Indiana and surrounding area members, along with university officials, met Monday to discuss ways the town can prepare for IUP students’ St. Patrick’s Day celebration, “IUPatty’s.”
The holiday has caused nuisances and raised concerns in the past with excessive drinking, noise and even deaths.
Law enforcement, IUP administration, landlords and townspeople participated in the Indiana Area Collaborative Team (I-ACT) stakeholder’s meeting at the Kovalchick Convention and Athletic Complex and proposed ways they hope to keep the chaos to a minimum.
IUP President Michael Driscoll emphasized the group effort needed to handle the festivities.
“It takes all of us working together,” Driscoll said as a way in which the community can help keep people safe.
He added that he is “looking forward to a foot of snow.”
While Indiana already got snow during the week, meeting members chuckled, and many separately commented that they hoped at least for rain.
On the university side, the Interfraternity Council and Panhellenic Association held a “Party Smart” workshop Wednesday, open to all students, to encourage responsible celebrating for those who choose to go out.
Administration introduced a new “IUP Leads” campaign to get out messages of safe fun.
They are offering up to $250 in awards for student organizations who participate.
Robin Gorman, executive assistant to the president of government and community relations, reiterated a message that was a common theme in the meeting.
“We’re not telling you, you can’t have fun,” she said. “But you need to do it responsibly and respect other people’s property.”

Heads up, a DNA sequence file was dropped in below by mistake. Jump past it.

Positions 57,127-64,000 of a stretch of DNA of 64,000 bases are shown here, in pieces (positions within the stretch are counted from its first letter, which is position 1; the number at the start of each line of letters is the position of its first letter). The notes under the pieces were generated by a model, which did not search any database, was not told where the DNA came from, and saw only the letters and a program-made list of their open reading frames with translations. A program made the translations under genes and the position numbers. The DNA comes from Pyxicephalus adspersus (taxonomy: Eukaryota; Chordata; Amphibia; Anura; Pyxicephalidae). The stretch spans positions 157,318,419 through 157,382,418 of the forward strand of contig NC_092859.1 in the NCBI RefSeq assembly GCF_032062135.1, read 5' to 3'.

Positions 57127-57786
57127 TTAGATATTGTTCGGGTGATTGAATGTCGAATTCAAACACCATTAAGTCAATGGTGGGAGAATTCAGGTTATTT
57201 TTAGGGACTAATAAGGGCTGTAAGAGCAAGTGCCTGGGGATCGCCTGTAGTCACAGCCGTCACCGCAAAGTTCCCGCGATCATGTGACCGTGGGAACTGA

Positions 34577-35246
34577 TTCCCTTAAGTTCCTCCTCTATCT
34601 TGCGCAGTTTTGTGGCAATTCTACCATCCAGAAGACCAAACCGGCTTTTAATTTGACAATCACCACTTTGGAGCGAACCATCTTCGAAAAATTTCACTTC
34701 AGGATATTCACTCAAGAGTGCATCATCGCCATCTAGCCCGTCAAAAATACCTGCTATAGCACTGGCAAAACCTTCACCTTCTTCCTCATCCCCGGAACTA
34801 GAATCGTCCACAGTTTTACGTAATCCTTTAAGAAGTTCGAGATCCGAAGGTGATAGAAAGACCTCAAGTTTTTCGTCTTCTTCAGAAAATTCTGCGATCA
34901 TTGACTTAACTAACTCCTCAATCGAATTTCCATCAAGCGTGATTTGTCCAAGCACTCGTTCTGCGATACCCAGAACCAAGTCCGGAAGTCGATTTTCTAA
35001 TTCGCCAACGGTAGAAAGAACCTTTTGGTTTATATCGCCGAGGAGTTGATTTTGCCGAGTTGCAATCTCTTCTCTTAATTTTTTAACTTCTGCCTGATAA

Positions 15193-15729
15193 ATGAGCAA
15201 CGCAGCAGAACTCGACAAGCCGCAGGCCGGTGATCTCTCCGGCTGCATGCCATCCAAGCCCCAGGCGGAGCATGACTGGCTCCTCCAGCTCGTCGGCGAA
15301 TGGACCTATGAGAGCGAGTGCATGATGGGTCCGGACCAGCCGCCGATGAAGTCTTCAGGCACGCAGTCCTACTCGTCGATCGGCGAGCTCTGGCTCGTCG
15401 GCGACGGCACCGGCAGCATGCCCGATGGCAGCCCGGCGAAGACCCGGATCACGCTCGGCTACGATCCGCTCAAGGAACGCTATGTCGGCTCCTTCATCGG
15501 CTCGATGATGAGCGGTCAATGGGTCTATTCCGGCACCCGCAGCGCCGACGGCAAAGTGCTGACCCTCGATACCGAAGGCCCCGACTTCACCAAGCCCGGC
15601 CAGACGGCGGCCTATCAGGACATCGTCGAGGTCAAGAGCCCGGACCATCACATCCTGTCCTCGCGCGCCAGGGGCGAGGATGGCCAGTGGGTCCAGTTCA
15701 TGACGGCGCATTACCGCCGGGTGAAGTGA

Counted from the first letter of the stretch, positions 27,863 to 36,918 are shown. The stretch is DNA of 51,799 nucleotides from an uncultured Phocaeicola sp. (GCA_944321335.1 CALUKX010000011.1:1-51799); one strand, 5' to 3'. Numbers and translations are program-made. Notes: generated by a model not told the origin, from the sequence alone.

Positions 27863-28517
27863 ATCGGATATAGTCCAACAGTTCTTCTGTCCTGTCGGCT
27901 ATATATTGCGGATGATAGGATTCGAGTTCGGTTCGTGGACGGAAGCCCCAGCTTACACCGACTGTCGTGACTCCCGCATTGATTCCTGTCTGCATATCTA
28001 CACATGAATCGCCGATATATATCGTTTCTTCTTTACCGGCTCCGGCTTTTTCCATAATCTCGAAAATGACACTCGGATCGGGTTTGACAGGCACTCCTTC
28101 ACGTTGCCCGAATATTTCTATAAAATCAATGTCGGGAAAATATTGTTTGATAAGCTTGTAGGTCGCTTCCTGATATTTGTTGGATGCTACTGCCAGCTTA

Student Government Association President Brian Swatt suggested that students are not the cause of all the problems associated with this weekend.
“Students are not the primary wrongdoers,” he said.
He also pointed out that IUP is a college town and “celebratory events will happen,” but students are still expected to respect the area.
Swatt said he hopes for a more positive outcome for this year, however, than previous years.
From the community side, Dana Turgeon, interim Indiana Borough manager, urged to spread the word from landlords to tenants that they should call the office or the police if a party gets out of hand.
Landlords have an agreement with theirs tenants as to how many visitors are allowed in the rental unit. Turgeon said it is the tenant’s responsibility to get a hold of the situation.
Tenants are to identify themselves as the tenant of the unit in the call in order to take control. If not, police can show up later in response to an outside complaint, and the tenant could be issued a citation.
State, university, borough and neighboring towns’ police have increased staffing for the weekend and will have an obvious presence.
The meeting members were also warned that if there is cocaine in the area, there have been reports of dealers in Western Pennsylvania lacing cocaine with fentanyl.